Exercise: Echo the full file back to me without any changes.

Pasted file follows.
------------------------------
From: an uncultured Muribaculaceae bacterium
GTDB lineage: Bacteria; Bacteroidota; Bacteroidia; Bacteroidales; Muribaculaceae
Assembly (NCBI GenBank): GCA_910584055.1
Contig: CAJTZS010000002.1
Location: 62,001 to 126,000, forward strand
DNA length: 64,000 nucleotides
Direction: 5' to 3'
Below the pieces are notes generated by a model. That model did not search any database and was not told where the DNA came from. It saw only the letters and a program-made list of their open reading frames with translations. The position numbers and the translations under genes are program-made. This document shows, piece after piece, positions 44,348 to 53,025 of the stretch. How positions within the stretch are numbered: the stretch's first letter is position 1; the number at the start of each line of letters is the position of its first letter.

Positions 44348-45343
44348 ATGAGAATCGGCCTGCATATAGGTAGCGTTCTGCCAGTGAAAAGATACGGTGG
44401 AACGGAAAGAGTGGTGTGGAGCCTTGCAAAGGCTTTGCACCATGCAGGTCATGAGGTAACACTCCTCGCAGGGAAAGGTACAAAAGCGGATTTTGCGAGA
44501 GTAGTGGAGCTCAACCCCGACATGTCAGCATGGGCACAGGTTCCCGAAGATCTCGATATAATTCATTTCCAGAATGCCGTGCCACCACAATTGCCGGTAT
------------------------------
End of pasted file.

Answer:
From: an uncultured Muribaculaceae bacterium
GTDB lineage: Bacteria; Bacteroidota; Bacteroidia; Bacteroidales; Muribaculaceae
Assembly (NCBI GenBank): GCA_910584055.1
Contig: CAJTZS010000002.1
Location: 62,001 to 126,000, forward strand
DNA length: 64,000 nucleotides
Direction: 5' to 3'
Below the pieces are notes generated by a model. That model did not search any database and was not told where the DNA came from. It saw only the letters and a program-made list of their open reading frames with translations. The position numbers and the translations under genes are program-made. This document shows, piece after piece, positions 44,348 to 53,025 of the stretch. How positions within the stretch are numbered: the stretch's first letter is position 1; the number at the start of each line of letters is the position of its first letter.

Positions 44348-45343
44348 ATGAGAATCGGCCTGCATATAGGTAGCGTTCTGCCAGTGAAAAGATACGGTGG
44401 AACGGAAAGAGTGGTGTGGAGCCTTGCAAAGGCTTTGCACCATGCAGGTCATGAGGTAACACTCCTCGCAGGGAAAGGTACAAAAGCGGATTTTGCGAGA
44501 GTAGTGGAGCTCAACCCCGACATGTCAGCATGGGCACAGGTTCCCGAAGATCTCGATATAATTCATTTCCAGAATGCCGTGCCACCACAATTGCCGGTAT